The Waorani people’s resistance continues to inspire frontline Indigenous communities across the Amazon and beyond as a powerful example of Indigenous-led action against fossil fuel extraction. Nenquimo was instrumental in developing her people’s multi-faceted campaign, which ultimately defeated the Ecuadorian government in court and galvanized Indigenous resistance to the auctioning of Indigenous territories to foreign oil companies. The Waorani people’s struggle emerged as a flashpoint in the South American country, highlighting the growing conflict between the Ecuadorian government’s thirst for oil revenues to relieve international debt and indigenous peoples’ internationally recognized rights to free, prior and informed consent, self-determination, territory and the rights of nature, which have been recognized by the Ecuadorian constitution since 2008.

Nenquimo is only the second Ecuadorian to be named to the TIME100 list, which recognizes the activism, innovation, and achievement of the world¹s most influential individuals and is now in its seventeenth year. Nenquimo’s recognition comes as Ecuador grapples with a severe coronavirus outbreak in rainforest territories and struggles to revive its fragile debt-ridden economy – crises that compound existing threats to Indigenous peoples’ survival. Since the onset of the pandemic, Nenquimo has organized independent medical brigades and other relief to Waorani communities infected by the novel coronavirus, as well as united with other Indigenous nations to demand a moratorium on all resource extraction in the Amazon during the COVID-19 pandemic.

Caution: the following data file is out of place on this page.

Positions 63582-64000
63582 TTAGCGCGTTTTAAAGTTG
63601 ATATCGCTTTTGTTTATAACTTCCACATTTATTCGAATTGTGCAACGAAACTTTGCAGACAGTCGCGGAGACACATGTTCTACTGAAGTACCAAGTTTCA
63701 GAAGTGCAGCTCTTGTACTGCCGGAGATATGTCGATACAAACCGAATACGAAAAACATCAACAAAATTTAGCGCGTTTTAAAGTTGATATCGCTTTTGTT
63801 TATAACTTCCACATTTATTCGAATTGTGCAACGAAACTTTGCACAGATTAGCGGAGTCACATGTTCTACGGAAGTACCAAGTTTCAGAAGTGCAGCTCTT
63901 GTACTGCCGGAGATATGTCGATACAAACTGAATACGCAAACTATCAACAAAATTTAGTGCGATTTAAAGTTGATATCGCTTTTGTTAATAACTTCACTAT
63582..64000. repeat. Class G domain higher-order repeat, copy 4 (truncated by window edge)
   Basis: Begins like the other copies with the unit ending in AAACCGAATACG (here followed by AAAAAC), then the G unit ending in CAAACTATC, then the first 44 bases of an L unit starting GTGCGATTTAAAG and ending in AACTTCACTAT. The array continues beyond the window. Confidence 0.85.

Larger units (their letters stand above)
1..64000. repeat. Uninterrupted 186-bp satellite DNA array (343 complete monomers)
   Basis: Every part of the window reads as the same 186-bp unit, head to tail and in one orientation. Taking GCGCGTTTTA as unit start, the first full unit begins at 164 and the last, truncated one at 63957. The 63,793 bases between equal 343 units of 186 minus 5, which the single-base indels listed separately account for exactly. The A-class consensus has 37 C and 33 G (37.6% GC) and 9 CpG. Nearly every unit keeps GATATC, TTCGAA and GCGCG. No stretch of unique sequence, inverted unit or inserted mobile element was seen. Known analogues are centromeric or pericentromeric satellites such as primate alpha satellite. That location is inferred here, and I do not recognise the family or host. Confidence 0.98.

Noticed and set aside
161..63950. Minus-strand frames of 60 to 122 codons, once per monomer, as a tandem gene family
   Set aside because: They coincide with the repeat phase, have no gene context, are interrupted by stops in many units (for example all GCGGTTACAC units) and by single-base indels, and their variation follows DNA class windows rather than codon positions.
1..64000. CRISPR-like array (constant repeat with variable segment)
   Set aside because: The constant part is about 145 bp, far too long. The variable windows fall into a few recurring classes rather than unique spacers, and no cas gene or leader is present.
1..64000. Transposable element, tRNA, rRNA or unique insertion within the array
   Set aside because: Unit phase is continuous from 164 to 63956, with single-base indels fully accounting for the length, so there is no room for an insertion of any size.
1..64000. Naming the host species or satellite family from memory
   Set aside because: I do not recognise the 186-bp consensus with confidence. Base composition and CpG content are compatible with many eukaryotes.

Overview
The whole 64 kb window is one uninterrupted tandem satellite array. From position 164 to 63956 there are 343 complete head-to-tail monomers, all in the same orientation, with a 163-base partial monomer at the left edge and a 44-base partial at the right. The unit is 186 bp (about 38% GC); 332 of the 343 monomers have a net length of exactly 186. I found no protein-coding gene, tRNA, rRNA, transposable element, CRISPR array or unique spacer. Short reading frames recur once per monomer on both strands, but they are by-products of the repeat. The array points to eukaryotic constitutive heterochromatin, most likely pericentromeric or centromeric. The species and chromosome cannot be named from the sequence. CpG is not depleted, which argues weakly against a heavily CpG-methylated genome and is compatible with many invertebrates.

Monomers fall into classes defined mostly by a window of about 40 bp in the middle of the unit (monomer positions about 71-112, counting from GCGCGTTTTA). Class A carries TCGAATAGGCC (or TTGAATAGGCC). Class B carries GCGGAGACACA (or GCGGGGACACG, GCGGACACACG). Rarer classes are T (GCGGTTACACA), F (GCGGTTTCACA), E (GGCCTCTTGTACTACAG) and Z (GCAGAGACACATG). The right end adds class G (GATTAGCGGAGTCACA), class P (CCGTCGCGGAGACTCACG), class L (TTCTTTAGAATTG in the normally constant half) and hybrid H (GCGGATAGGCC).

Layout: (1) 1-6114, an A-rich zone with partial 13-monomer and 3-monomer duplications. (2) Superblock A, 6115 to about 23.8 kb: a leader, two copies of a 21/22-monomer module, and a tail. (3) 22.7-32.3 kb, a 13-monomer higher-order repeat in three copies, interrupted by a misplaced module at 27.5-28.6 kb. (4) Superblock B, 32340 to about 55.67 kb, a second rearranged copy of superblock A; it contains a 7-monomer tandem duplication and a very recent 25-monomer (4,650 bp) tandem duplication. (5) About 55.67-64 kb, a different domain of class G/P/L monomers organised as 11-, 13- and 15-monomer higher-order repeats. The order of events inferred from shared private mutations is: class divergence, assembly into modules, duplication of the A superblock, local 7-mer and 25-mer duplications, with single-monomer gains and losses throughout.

“The recognition of Waorani leader Nemonte Nenquimo as a TIME100 Honoree shines a light on the collective struggles of Indigenous peoples who are putting their bodies on the line to fight against the most pressing threats facing the Amazon and our climate. This honor also serves to highlight the solutions and resilience of Indigenous peoples amid multiple crises”, said Amazon Frontlines’ Executive Director & Founder Mitch Anderson, a nonprofit organization based in the Upper Amazon, which defends indigenous peoples’ rights to land, life, and cultural survival, and which has been working closely with the Waorani and other Indigenous nations for nearly a decade.

The Waorani will return to the courtroom this fall, before Ecuador’s Supreme Court, as their precedent-setting legal case has been selected to set national level jurisprudence on Indigenous Rights, with specific regard to the right to free, prior, and informed consent. The process comes amid intensifying extraction across the Amazon and contentious debate over Indigenous peoples’ right to veto projects affecting their territories.

“As Indigenous peoples, we have demonstrated our critical role in the protection of the balance of life and our planet, and we have won the first battle against the pandemic. But our fight against the tougher pandemic of extractivism threatening our territories and our survival continues”, declared José Gregorio Diaz Mirabal from COICA, the coordinating body of Indigenous organizations across the nine-country Amazon basin.


About Amazon Frontlines:
Amazon Frontlines is a non-profit organization based in Lago Agrio, Ecuador that leverages technology, legal advocacy and movement building to support indigenous peoples to defend their rights to land, life and cultural survival in the Amazon Rainforest. For more information, visit

Share the movement!